Furious 7: Paul Walker’s emotional last ride

In the seventh installment of the Fast and Furious series, Dominic Toretto (Vin Diesel), Brian O’Conner (Paul Walker), and the rest of their closely knit racers face one of their toughest enemies yet, Deckard Shaw (Jason Statham).  Shaw was on a mission to avenge his crippled brother, Owen Shaw, who was severely injured in the sixth film.  In the mix of this, Toretto and his crew find themselves helping the US government and the elusive Mr. Nobody (Kurt Russell) to steal a terrorist program called God’s Eye from the Somalian terrorist Jakarde.  God’s Eye was a program created by computer hacker Ramsey (Nathalie Emmanuel) and used the camera on every device worldwide to track any person the user desired.  To make matters even worse for Toretto, his girlfriend, Letty (Michelle Rodriguez) struggled to remember him after a near fatal car crash in the fourth film.  However, it was hard for the viewer to sympathize for Toretto because Vin Diesel did a subpar job in expressing the pain and anguish Toretto had to have been feeling.

When Diesel was not driving cars off cliffs or body-slamming his enemies (somehow remaining unscathed throughout the entire movie, despite breaking the laws of physics and doing at least twenty death-defying acts per scene), Diesel just looked confused and uncomfortable.  There were countless dramatic close ups of Diesel ruined by his eternally perplexed expression.  Dwayne “The Rock” Johnson, who played Hobbs, was in the movie for just a few scenes and gave an acting performance better than Diesel’s, but still not incredible.  Nonetheless, in a movie where the focus is high speed car chases and intense fight scenes, subpar acting can be overlooked, especially when other actors, such as, Ludacris, who played Tej, and lesser known actor, Tyrese Gibson, who played Roman, gave surprisingly good acting performances.  Iggy Azalea, who was in the movie for roughly fifteen seconds did a beautiful job executing her role as Female Racer.

Perhaps it is the fact that the emphasis of the movie was violence and action that helped it survive without the late Paul Walker.  Walker passed away in November 2013 when he was involved in a fatal car crash.  The death of Walker shook the world as millions felt the pain of this loss.  The directors had no choice but to halt production of Furious 7 in early December 2013.  However, the filming continued in April 2014, and the last eight weeks were shot without Walker.  Producing a film without one of the lead actors seems like a dauntless and impossible task, especially because Walker gave an amazing acting performance in the past six movies and the portion of the seventh he filmed before his untimely death.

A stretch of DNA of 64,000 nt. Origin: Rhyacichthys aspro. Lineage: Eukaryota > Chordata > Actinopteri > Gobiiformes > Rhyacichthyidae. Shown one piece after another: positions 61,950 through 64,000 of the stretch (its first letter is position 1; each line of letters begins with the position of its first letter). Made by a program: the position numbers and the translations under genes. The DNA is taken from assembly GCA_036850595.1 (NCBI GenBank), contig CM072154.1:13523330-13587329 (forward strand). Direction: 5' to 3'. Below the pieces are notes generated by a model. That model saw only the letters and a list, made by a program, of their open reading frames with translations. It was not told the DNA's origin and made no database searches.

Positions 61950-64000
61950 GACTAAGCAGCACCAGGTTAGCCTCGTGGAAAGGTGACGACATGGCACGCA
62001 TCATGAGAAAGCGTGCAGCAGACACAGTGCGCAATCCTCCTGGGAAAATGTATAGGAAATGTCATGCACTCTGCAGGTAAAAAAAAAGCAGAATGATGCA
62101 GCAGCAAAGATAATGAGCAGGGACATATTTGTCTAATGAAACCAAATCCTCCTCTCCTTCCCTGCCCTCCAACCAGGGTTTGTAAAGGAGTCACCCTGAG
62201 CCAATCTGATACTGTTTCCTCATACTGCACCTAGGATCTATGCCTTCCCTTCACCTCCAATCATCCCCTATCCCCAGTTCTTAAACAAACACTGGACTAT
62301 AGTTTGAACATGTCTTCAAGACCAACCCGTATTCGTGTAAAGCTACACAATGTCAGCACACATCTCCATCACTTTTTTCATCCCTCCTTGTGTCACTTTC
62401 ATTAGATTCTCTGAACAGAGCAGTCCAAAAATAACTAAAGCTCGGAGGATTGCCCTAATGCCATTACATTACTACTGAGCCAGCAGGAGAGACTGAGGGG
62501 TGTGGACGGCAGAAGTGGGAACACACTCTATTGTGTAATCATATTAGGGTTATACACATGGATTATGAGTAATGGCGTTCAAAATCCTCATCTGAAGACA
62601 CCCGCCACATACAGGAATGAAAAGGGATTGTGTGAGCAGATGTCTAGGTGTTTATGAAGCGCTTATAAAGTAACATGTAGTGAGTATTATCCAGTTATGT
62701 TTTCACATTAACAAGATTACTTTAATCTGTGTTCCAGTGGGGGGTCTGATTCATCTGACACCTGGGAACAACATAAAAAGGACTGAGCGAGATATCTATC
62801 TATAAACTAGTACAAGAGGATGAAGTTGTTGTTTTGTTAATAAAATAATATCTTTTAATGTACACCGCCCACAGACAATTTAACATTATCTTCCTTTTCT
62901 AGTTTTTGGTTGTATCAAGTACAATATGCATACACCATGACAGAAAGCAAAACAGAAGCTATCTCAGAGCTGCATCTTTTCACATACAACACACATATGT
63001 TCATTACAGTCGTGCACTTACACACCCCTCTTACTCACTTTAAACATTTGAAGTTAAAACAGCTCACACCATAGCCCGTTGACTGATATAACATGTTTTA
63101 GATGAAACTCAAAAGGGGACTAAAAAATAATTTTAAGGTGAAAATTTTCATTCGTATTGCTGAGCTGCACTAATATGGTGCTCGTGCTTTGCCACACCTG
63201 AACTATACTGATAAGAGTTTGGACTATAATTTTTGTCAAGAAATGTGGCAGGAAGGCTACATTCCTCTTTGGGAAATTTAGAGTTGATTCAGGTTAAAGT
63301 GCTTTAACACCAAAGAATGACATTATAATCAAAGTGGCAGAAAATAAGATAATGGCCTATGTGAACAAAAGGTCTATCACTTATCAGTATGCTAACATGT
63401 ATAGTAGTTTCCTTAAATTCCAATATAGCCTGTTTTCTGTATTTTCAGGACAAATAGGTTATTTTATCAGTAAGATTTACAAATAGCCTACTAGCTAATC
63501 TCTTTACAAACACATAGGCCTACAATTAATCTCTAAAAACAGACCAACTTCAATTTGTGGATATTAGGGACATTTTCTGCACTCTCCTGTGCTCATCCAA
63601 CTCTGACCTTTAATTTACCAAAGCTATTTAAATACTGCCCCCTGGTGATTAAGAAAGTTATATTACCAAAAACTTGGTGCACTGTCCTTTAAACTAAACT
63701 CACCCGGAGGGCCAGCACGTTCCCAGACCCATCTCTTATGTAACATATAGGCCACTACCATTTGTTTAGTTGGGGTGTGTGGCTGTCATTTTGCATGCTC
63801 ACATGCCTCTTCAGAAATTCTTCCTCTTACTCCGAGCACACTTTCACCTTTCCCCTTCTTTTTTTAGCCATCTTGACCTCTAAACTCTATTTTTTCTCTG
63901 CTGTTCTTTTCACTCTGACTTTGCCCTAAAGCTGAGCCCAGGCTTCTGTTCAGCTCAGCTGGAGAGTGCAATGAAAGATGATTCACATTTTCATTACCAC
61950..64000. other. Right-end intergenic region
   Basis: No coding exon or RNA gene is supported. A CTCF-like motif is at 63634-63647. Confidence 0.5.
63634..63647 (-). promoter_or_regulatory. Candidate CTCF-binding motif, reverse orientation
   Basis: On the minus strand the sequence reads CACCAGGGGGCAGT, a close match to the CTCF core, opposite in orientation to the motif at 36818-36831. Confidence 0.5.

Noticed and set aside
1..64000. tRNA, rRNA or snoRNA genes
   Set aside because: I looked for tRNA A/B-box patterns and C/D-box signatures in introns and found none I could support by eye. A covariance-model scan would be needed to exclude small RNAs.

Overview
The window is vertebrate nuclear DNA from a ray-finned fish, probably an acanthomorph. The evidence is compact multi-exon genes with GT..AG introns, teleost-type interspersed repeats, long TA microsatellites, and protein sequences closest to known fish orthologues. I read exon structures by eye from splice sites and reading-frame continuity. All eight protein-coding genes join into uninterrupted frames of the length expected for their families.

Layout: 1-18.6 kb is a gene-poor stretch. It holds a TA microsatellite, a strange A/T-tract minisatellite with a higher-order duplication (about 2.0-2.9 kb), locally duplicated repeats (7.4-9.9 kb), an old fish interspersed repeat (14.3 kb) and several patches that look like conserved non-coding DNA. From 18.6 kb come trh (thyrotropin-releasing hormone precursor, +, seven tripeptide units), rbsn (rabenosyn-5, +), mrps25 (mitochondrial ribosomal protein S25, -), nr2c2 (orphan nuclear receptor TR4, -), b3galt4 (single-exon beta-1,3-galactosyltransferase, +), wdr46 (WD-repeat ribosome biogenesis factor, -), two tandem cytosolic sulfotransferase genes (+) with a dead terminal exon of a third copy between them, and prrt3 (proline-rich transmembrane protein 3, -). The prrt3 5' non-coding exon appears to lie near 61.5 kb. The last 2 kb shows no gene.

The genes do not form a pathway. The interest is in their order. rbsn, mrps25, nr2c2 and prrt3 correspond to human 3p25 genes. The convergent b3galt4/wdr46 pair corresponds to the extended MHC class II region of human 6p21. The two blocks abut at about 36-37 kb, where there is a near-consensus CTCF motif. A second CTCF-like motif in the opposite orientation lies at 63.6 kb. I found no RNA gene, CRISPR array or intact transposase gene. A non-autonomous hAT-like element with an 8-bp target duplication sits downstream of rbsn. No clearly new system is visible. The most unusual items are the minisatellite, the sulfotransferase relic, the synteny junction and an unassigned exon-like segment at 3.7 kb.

Going into the theater as viewers we felt like the transition between the late Walker and his brothers, Caleb and Cody Walker, would be awkward, unsettling, and more than anything upsetting.  However, James Wan, the director, made it work. During the halt in filming, Wan hired Peter Jackson, who is famous for his production of Gollum in The Lord of the Rings series as well as Caesar in Planet of the Apes.  Jackson was able to use a mix of CGI and carefully chosen camera angles to simulate Walker’s appearance.  Caleb and Cody acted as the body of Walker, while his face and voice were computer-generated.  Although this technique worked excellently in Furious 7, it is doubtful that Jackson would have been able to execute it as flawlessly in another two hour movie, and the movie concluded with a tribute to Walker showing his character’s development and iconic moments from past Fast and Furious films. This approach might seem as though it would be an awkward end to an action film, but it ended up being a wonderful, heartfelt way to honor Walker’s memory.  Plus, the inclusion of the now hit song ‘See You Again’ by Wiz Khalifa made the tribute quite the tearjerker.

With the exception of the final montage, it is unquestionable that the focuses of Furious 7, and all movies in the Fast and Furious franchise, are violence, crime, and action. Had the movie involved lengthy dialogues between actors or required extensive acting, the transition between Walker and his brothers would have been much more challenging.  Fortunately, for this film the transition was successful and Furious 7 became the sixth highest grossing film of all time.

Overall, Furious 7 was a well-done action film and tribute to Walker, with its excellently executed fight scenes, intense action scenes, and brilliant special effects, and is definitely a movie worth watching.